Safety tips for pets at Christmas

Amid the hustle and bustle of the holiday season, some people may forget this can be the time of year most dangerous for pets, particularly cats and dogs.
The number-one concern is frostbite, said Colleen Eyolfson, a animal health technician with the Nor-West Animal Clinic here. Even though the house may be full of visitors, she urged not to leave dogs out in the cold for too long.
“The temperatures have been pretty bad [and] if it’s been cold for us, it’s cold for them,” Eyolfson said. She added “being outdoors” includes being locked in the family car, where it’s just as dangerous for pets in the cold as it is in the summer heat.
People also should keep an eye out for things that may result in pets choking or being poisoned.
“Tinsel, chocolate, turkey bones, and ‘people food,’” Eyolfson noted. “Basically, people should use common sense with pets around.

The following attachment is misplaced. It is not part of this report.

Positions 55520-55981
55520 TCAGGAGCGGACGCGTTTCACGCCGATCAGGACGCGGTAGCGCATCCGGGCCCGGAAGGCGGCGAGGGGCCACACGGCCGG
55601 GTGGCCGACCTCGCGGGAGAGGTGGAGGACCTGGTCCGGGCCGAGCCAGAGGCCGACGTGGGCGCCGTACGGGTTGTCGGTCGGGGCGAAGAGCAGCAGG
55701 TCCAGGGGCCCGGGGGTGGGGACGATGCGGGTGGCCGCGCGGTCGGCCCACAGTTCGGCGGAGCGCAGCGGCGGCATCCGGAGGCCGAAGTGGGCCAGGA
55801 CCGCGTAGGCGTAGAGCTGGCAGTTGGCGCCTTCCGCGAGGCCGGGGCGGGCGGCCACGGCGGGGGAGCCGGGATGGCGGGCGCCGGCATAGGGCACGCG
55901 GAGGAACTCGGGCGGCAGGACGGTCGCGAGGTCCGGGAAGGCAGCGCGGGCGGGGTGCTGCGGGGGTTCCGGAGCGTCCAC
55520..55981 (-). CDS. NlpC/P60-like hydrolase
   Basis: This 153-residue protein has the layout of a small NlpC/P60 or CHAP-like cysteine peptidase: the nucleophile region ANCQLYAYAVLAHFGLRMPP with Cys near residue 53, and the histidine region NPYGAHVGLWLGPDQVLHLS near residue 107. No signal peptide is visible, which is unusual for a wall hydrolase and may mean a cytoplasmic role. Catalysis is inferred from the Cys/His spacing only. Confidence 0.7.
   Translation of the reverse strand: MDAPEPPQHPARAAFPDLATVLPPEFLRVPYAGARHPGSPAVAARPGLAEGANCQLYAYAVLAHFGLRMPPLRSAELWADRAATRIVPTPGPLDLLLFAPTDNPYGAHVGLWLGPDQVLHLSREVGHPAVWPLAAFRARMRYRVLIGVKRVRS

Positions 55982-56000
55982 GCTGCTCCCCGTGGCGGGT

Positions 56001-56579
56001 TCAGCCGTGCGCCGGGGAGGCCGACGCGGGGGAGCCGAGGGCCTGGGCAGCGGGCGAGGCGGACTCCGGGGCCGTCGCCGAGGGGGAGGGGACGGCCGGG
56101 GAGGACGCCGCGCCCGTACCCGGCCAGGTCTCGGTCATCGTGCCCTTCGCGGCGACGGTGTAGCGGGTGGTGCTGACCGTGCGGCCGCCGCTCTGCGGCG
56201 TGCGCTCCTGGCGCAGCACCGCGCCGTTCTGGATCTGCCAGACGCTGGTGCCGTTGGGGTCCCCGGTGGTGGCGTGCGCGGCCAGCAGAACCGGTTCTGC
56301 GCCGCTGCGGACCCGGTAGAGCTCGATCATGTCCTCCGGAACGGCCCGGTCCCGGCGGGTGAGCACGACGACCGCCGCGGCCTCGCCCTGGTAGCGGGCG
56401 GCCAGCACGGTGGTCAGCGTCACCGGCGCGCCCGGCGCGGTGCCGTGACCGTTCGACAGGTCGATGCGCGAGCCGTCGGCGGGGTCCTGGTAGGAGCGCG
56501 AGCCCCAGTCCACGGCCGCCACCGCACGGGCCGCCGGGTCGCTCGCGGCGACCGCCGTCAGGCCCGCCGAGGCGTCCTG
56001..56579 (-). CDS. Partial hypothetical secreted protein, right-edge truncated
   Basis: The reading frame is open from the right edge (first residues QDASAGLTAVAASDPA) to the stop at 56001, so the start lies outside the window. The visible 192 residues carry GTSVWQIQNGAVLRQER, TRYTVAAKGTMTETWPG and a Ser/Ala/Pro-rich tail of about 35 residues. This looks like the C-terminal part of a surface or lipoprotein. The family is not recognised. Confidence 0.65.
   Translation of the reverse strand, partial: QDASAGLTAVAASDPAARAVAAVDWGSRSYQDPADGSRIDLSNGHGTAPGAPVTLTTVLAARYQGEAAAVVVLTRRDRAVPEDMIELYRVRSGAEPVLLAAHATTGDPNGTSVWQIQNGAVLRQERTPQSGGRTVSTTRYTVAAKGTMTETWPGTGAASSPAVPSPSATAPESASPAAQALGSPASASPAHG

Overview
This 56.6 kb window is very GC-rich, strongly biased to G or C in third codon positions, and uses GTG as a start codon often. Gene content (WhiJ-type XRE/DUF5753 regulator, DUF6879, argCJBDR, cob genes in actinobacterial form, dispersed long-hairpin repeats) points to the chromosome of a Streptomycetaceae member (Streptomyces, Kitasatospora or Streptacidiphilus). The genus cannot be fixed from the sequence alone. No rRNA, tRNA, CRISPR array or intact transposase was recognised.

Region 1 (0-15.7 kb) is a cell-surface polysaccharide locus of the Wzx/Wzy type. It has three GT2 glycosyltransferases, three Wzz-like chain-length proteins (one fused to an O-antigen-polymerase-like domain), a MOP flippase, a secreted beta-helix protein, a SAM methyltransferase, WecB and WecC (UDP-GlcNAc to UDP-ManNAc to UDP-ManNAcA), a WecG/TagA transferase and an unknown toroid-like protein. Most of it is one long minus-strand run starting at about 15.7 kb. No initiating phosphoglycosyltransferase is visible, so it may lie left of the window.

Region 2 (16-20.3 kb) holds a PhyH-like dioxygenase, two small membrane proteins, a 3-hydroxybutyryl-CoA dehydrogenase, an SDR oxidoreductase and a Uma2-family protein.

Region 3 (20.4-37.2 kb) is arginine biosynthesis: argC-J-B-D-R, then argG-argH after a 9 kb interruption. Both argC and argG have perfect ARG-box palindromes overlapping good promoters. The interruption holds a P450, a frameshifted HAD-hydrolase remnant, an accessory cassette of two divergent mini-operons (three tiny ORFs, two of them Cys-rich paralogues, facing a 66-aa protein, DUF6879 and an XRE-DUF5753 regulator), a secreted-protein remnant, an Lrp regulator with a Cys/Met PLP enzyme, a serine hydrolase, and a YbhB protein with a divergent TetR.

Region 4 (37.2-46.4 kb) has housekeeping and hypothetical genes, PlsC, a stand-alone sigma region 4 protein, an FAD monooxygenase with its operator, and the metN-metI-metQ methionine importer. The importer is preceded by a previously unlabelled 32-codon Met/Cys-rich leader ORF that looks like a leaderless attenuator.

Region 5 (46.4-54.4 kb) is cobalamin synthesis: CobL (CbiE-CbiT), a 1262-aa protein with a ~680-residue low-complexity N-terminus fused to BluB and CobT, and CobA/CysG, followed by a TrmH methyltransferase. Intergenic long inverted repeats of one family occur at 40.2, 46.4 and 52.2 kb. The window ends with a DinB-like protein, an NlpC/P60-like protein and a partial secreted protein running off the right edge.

Eyolfson said the clinic already has seen several cats which have eaten tinsel. “Usually it’s not too serious but if it’s really well-lodged, we may have to surgically remove the tinsel,” she added.
Another thing to consider is that pets need a break from all the unusual activities and people the holiday season brings.
“With all the commotion that goes on at Christmas, it’s best to find them a place of their own, whether it’s a separate room or whatever,” said Dawnn Taylor, owner of Four Paws Pet Supply here.
“Also, make sure to get your pet a gift so they don’t feel left out and get destructive,” added Taylor, who’s heard many complaints about chewed up presents under the tree.
She also warned that pets themselves are never a good gift idea.
“If you’re going to give someone a pet, make sure they want one,” she stressed. “Dogs and cats can be very care-intensive. Remember, they’re for life.”